Innovation: The Brainchild of Imagination

“Albert Einstein once said, “Imagination is more important than knowledge.”

Innovation: The Brainchild of Imagination

By Vicki Garcia

It’s been repeated endlessly to support the idea that you can be an ignoramus and succeed. Maybe. Maybe not. There’s no substitute for knowing what you’re doing. On the other hand, a lack of imagination, creativity, and innovation stifles growth.

It’s great that entrepreneurs have come up with innovative solutions to everyday problems we didn’t even know were problems.

How the Tedium of Standing in Line at the Post Office Turned into a Big Business
An enterprising entrepreneur looked at the U.S. Postal Service and determined the market needed better services (we knew that).

Hence Mail Boxes, Etc., an alternative to standing in line to be “helped” by uninspired, burned-out, and overworked postal workers. Mail Boxes Etc., founded in 1980 has grown to be the world’s largest franchisor of retail shipping.

In 2001 Mail Boxes Etc., Inc. was acquired by UPS and re-branded as The UPS Store. In 2017 and 2018 the UPS Store was named one of the top 50 business service franchises. USA Today and G.I. Jobs named The UPS Store franchise opportunity in the 50 Top Franchises for Military Veterans.

Even Sharks Can Be Wrong
Ring. Isn’t that a great name? Take note. Ring founder and Chief Executive Jamie Siminoff, an inveterate tinkerer, was working on a humane mousetrap in his garage (of course) when his wife asked him to create a way to see who was at the door when the doorbell rang. For Siminoff it was a spur-of-the-moment, no-big-deal little bit of technology he could easily generate.

Ring’s journey started with a $200 doorbell that streams video to residents’ smartphones, enabling them to talk back to guests. It promises peace of mind helping homeowners feel safe when someone knocks on the door. Footage of burglars from the doorbells has become a fixture of Facebook and local TV news.

Who knew we needed that?

Sales of video doorbells are growing faster than for any other home device, with Ring the leader. Ring turned a picked-on nerdy kid into one of the nation’s hottest hardware entrepreneurs. Ring is up to a million customers with sales last year of $155 million. Insurers subsidize the doorbells for customers. Police departments have praised them. Home burglaries declined 55% in six months in some neighborhoods.

By the way, the investors on ABC’s “Shark Tank” had a chance to be early backers when Siminoff appeared in a 2013 episode seeking a $700,000 investment in exchange for 10 percent of his company, but they turned him down. Dumb. Recently Amazon announced it would purchase Ring in a deal reportedly worth $1 billion.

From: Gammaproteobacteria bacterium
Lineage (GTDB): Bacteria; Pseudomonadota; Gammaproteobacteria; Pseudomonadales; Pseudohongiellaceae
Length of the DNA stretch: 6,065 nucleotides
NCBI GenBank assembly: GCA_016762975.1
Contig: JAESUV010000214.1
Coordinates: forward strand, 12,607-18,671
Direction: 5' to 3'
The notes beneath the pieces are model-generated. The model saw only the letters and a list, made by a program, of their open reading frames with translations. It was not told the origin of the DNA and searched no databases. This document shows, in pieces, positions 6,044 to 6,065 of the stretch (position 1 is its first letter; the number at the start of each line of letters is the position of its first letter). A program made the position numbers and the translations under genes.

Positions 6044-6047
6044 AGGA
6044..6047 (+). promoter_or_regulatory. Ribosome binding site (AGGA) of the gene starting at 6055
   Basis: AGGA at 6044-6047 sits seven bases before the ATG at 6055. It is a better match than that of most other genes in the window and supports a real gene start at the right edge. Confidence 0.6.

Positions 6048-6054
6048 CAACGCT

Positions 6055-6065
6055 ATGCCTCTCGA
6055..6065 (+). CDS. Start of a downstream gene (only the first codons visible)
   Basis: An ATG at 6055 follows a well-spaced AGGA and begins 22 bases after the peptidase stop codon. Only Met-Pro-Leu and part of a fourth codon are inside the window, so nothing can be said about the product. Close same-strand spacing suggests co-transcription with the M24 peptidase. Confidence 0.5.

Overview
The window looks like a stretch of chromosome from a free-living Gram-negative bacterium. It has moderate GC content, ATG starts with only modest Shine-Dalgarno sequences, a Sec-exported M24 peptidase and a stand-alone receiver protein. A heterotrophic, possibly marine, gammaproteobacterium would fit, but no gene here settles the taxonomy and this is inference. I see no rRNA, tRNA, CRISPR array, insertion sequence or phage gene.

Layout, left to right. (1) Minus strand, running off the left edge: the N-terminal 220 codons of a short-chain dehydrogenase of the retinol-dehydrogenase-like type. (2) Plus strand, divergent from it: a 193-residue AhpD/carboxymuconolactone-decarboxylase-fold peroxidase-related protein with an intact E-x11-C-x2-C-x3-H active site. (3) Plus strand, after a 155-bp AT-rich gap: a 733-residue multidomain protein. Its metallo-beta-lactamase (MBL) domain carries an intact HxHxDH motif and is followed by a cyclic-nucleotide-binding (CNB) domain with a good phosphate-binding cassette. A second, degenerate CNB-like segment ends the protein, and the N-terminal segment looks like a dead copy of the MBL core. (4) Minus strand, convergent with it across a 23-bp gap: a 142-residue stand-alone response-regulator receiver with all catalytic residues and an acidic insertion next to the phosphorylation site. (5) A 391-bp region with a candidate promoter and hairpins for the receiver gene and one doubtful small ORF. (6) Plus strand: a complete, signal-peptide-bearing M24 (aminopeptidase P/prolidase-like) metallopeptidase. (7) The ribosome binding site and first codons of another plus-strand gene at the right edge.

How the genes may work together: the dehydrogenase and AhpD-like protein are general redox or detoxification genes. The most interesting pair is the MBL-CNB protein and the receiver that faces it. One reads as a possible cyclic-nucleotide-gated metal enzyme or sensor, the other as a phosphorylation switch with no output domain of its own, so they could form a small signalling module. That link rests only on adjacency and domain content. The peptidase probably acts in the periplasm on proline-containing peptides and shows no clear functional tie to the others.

5 Common Roadblocks That Derail Innovation

1) A Locked Mind

Many small businesses cling to doing things as they’ve always done. Taking risks and even talking about exploring new ideas is often quickly dismissed. We often hear phrases such as “it’s not our tradition,” and “we don’t do things like that.”

The things that worked in the past are valuable but limiting new ideas is a guaranteed way of taking the air out of your most creative employees and stifling innovation.

2) Restricted Hiring

There’s a lot of talk about diversity in the workplace. Diversity is not only about doing your civic duty. Hiring employees with different backgrounds will help create an environment that nurtures imagination. People who bring different views and ideas to a small business will spark innovation blasting through an echo chamber where everyone is thinking the same thoughts.

3) The Micromanagement Paradox

If you want to strip people of any creativity, passion or drive, micromanage them. Controlling every aspect of a project, over involving yourself in projects and ensuring all approval goes through you feels safe but its a sure way to kill innovation.

Instead, foster imaginative thinkers to find new ways to find solutions to problems and nourish both themselves and the business. Be the leader that embodies the qualities that you want on your team.

4) Ignore Feedback

Shut up and listen. I know it’s not easy, but it really pays off. Some of the most ridiculous ideas have become viable. If you enter the room thinking you’re the smartest person there, you will get poor results. When bringing groups together with the intention of listening to feedback, you can kill the effort by tapping into titles and seniority. Nurture contribution to foster a space of trust, honesty, and safety for all involved.

5) A Stopwatch Mentality

Innovation requires space and time. When you’re more interested in time and cut off yourself to new experiences you remove the potential for new ideas. Research has supported that meditation increases focus, attention span and creativity, including in the workplace. Invest in low-intensity activities, like taking a walk to free your mind and create.

If you see yourself in any of these roadblocks, knock it off.
Stand back and see what happens.

Vicki Garcia is the Co-Founder of Veteran Entrepreneurs Today (V.E.T.) & President of Marketing Impressions, a 30+ year old marketing consulting firm. Email her at for free help in starting and running your business.

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